Fast Exit

December 6, 2023 Dec 06, 2023 3 min read

What to Expect When Calling a Hotline

If you’re considering calling a hotline or crisis line but don’t quite know what to expect, this list is for you. The following list of facts applies to hotlines, support lines, and crisis lines that serve victims and survivors of domestic violence and sexual assault.

To find a crisis line now, use the Go Thrive Go search tool.

Hotlines are confidential

The only exception to this is if you share information about active child abuse. In this case, crisis line workers are legally obligated to report the information to the authorities. Otherwise, anything you share via a domestic violence or sexual assault hotline will be kept entirely confidential. 

Hotlines are staffed by trained volunteers or social workers

While many are volunteers, crisis line workers receive extensive training and education to prepare them to provide effective, informed support to domestic violence and sexual assault victims and survivors. Any time you’re calling a hotline for support, you can trust that the person on the other hand has been specially trained to help people in your situation.

Hotline staff are compassionate, knowledgeable, and non-judgmental

Don’t worry about being judged when calling a hotline. The person who answers your call has been specially trained to create a compassionate and non-judgemental atmosphere for callers. Keep in mind that the vast majority of people who work or volunteer for support hotlines do it because they’re passionate about supporting victims and survivors. Many of them are even survivors themselves.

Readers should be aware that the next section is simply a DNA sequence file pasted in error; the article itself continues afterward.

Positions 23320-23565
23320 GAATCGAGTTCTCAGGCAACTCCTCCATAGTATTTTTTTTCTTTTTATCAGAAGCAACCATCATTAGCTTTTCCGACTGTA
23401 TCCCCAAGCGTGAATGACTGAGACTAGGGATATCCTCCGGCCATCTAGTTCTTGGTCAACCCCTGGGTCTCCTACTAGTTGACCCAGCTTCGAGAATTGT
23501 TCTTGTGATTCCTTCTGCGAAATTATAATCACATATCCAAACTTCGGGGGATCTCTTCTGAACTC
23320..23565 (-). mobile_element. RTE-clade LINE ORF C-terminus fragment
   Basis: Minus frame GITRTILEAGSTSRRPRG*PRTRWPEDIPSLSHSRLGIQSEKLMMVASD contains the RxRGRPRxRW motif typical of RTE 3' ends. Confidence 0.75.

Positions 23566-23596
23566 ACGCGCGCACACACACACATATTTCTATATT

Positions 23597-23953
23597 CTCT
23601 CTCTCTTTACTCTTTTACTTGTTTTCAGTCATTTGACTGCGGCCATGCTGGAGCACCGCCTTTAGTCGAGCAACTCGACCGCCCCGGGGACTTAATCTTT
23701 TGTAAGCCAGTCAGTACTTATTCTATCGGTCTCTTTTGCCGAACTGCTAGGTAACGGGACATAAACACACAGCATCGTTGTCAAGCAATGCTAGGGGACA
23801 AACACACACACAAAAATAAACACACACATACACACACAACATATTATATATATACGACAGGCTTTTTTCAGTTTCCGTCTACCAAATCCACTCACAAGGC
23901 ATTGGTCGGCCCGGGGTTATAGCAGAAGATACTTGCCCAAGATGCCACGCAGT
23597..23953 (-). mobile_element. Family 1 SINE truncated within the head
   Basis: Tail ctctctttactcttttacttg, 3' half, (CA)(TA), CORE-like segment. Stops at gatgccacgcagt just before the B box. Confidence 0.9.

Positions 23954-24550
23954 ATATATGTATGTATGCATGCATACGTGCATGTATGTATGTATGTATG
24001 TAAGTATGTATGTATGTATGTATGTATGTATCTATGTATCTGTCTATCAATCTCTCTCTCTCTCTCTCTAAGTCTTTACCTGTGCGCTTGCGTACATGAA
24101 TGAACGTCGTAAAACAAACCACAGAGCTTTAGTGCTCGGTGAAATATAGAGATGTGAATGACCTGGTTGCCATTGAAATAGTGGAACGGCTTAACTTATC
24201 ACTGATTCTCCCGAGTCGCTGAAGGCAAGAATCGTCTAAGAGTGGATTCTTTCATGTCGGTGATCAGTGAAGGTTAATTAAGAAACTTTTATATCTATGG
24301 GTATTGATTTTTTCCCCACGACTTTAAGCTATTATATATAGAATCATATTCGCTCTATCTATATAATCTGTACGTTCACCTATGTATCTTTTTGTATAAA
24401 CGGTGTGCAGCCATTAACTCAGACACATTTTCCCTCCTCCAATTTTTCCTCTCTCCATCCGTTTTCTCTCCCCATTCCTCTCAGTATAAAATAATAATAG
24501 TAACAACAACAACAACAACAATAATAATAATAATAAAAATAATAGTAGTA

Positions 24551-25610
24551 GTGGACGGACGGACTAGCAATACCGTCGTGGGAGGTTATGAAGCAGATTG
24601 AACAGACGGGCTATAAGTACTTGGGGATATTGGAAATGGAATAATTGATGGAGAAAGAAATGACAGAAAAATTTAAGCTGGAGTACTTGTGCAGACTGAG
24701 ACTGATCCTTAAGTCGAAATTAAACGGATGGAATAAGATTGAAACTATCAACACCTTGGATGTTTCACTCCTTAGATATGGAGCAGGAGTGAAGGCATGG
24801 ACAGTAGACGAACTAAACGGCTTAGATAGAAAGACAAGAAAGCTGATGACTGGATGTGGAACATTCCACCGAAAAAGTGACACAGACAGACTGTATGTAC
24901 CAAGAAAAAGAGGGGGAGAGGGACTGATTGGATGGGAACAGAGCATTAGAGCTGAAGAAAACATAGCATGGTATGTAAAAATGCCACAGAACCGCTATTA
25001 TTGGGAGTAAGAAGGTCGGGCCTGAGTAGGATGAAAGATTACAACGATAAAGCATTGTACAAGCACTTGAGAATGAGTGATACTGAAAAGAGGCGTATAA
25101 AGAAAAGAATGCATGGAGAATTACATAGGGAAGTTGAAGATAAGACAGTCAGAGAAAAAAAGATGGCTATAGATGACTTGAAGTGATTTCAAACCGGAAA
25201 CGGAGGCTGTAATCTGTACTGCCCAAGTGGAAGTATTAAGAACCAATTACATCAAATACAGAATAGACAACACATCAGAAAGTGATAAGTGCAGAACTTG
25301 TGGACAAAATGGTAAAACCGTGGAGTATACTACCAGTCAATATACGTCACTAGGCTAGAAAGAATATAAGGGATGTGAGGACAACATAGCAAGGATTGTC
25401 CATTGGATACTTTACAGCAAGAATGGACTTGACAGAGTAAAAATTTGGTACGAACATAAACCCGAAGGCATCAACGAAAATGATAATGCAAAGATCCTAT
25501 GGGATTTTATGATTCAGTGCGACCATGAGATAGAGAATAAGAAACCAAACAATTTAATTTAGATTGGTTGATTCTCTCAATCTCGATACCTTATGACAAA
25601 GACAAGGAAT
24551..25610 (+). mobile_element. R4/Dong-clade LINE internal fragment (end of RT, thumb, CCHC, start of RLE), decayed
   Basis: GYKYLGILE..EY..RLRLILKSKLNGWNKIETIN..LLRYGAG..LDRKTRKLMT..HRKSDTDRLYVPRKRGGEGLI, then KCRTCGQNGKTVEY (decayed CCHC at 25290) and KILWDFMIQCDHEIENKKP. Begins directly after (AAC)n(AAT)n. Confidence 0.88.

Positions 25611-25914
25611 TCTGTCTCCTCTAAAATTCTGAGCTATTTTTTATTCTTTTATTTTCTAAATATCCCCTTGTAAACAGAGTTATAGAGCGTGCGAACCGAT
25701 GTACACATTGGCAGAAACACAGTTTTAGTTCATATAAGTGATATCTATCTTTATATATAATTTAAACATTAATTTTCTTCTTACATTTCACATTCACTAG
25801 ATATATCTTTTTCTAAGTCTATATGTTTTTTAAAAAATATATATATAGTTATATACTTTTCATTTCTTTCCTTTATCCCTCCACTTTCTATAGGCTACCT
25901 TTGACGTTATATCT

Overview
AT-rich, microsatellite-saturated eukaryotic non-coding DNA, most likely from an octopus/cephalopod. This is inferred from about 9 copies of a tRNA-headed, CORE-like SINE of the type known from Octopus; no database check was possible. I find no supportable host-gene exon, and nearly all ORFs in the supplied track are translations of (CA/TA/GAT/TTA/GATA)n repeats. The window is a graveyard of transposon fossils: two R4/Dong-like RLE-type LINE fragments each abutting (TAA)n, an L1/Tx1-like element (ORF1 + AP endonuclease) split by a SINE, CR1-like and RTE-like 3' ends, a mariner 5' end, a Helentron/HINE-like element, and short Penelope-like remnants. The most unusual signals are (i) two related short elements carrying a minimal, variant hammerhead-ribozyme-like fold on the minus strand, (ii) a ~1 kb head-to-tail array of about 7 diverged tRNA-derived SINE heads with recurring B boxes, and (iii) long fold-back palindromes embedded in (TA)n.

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You don’t have to share anything you don’t want to

Hotlines and crisis lines exist solely to provide support to victims and survivors, and they do not require any specific information from callers. You don’t even have to tell them your name if you don’t want to.

It’s okay to be nervous or shy

Don’t worry about having to be talkative when you call a support hotline. It’s normal to feel shy or nervous at first, and the person you speak with will understand if you need some time to open up. 

There’s usually no time limit

Don’t feel self conscious about speaking at length. Hotlines don’t typically impose time limits, and most operate 24/7.

Hotline staff can provide information and referrals

A big part of what hotline workers do is provide emotional support to callers. However, they can also provide information and referrals to critical resources. For example, if you need information about emergency housing, counselling services, or support groups in your area, calling a hotline is a great way to get this information.

You might be put on hold or have to call back

One of the unfortunate realities of calling a hotline or crisis line is that they tend to be extremely busy. While hold times are typically short, it’s a sad truth that some calls go unanswered.


If you can’t get through when calling a hotline, try hanging up and calling again. You can also try calling a different hotline. For information about hotlines serving your area, use the Go Thrive Go search tool.

For more on this topic, check out our “Quick Guide to Basic Services and Resources for Survivors.”

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